Remember the 2000 election between Bush and Gore and how the controversy about the “hanging chad” and the Supreme Court decision “gave” the victory to Bush? Well, the voting machines are much improved now partly due to a patent for a better electronic voting machine that was a filed application in 2000, when the Bush v. Gore decision was being made, and on the day before the 2012 election, a major patent case decision came down.
The IP rights over this patent won’t stop the election as yesterday the Federal Circuit affirmed a Florida federal court’s ruling that two voting machine manufacturers involved in the case of Voter Verified v. Premier Election Solutions and Diebold didn’t infringe a Voter Verified Inc. patent covering a method of verifying ballot accuracy. A three-judge panel agreed with the lower court that voting machines sold by Premier Election Solutions Inc. and Election Systems & Software Inc. don’t infringe the patent. The decision, in effect, ends the four-year old litigation, as it means that ninety three of the asserted patent claims are invalid and the remaining claim is not infringed by the automated voting systems sold by Premier Election Solutions and Diebold. Voter Verified alleged infringement of all claims, 1–94.
The Voter Verified patent, which issued in 2008, discloses and claims automated systems and methods for voting in an election, featuring a self-verification procedure by which “machine and human error may be detected and corrected before the ballot is submitted by the voter for tabulation.” Briefly, the voter enters a vote into an electronic voting station, which temporarily records the voter’s input in digital storage and generates a corresponding printed ballot. That printed ballot is then checked for accuracy, either by presentation to the voter for visual inspection or by a computerized scanning mechanism capable of comparing the face of the printed ballot with the vote data represented in the station’s temporary storage. In either case, only ballots deemed consistent with the voter’s intended or recorded input are accepted for final tabulation.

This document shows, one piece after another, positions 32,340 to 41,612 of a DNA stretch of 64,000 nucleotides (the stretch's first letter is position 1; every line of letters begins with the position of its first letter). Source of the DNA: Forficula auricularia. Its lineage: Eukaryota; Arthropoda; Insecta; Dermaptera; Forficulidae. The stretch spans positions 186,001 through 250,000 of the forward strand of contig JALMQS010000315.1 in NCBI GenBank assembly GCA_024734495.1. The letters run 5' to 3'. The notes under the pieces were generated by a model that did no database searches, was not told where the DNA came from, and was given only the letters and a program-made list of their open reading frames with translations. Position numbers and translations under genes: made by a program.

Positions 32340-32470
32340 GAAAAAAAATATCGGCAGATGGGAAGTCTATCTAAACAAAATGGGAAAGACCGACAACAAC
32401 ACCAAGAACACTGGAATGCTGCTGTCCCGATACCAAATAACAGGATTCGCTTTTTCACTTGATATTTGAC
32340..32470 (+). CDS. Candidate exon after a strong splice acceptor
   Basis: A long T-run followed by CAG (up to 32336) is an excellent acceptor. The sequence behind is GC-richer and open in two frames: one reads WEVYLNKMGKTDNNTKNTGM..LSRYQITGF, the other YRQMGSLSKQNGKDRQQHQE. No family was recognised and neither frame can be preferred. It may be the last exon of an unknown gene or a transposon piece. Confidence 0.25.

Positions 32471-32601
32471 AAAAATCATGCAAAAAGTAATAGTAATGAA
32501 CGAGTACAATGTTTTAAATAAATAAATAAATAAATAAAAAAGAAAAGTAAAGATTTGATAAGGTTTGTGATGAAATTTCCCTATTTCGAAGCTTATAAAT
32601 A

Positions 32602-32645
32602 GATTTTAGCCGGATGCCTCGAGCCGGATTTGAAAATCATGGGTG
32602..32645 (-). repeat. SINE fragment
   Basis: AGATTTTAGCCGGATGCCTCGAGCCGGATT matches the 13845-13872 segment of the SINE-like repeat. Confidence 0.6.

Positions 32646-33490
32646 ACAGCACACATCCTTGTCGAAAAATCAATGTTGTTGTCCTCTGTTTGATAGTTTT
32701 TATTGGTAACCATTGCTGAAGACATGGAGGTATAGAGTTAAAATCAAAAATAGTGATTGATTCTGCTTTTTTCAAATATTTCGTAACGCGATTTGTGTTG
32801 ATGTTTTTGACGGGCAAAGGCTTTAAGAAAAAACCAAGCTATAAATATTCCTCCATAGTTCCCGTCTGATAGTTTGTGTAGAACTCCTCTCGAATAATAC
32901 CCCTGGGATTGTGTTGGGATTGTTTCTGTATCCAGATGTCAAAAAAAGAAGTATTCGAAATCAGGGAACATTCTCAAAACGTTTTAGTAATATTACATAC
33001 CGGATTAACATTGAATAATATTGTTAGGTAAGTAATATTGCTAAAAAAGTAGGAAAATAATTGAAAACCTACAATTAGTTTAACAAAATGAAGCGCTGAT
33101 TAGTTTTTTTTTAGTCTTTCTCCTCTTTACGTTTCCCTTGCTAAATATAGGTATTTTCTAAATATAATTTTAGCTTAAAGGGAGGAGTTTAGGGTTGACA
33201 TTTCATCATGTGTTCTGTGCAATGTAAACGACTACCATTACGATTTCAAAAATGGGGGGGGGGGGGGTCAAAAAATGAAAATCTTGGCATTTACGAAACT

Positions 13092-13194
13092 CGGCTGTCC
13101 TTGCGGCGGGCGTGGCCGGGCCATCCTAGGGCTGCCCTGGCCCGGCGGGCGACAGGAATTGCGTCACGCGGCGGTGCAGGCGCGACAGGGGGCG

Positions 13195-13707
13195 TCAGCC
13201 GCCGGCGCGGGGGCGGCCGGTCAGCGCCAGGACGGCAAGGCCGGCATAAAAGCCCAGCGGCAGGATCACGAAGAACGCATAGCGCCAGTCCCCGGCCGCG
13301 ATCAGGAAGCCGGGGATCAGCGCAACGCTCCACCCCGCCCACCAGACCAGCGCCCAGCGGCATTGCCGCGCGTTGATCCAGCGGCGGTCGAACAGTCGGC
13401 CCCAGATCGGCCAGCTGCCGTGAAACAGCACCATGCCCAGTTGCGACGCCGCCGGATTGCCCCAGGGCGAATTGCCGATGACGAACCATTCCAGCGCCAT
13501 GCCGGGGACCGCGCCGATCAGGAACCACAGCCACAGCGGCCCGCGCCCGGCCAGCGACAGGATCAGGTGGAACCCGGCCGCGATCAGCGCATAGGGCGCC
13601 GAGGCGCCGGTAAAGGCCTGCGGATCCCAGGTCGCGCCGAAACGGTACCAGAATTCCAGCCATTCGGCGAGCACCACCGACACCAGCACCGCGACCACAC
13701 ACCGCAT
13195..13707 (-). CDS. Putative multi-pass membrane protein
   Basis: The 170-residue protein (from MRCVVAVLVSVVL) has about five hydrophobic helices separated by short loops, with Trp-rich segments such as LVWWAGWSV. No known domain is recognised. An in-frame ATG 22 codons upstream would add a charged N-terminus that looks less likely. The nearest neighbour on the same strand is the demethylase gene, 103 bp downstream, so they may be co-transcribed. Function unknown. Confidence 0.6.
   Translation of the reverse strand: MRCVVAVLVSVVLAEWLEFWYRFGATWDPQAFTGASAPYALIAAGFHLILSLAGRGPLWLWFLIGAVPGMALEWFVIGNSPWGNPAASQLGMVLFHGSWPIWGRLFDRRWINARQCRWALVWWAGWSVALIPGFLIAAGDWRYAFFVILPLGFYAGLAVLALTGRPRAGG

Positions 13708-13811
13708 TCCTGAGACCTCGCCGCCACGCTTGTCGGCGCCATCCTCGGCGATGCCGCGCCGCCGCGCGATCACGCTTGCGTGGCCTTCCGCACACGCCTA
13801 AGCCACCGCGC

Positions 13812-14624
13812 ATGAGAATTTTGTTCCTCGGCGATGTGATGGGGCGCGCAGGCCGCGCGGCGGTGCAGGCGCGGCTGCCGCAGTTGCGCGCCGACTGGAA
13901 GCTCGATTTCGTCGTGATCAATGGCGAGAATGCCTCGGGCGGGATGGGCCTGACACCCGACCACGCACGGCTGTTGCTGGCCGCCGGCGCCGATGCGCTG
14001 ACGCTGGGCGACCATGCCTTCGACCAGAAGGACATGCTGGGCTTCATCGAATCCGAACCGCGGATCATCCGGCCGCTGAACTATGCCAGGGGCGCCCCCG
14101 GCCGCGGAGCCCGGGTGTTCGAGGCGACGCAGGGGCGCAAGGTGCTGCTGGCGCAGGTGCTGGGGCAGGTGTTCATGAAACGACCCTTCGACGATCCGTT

Vote as you please, but PLEASE VOTE!
Patentees are generally only entitled to infringement damages if an infringer has notice of the infringement. The patent marking statute permits patentees to provide notice to the public by marking a product or product package that is covered by a patent with the patent number. This is why it is strongly recommended that patent owners mark their patented products or product packages with this number.
Patent applicants should also mark products or product packages with the phrase “patent pending.” The phrase does not have any real legal meaning under US patent law, as it does not indicate that the product is covered by a patent or that someone who copies the product is guilty of patent infringement, but the purpose is to inform the public that the product is the subject of a patent application that has been filed and is pending in the Patent Office. Even filing a provisional patent application gives the applicant the right to mark the product with the phrase.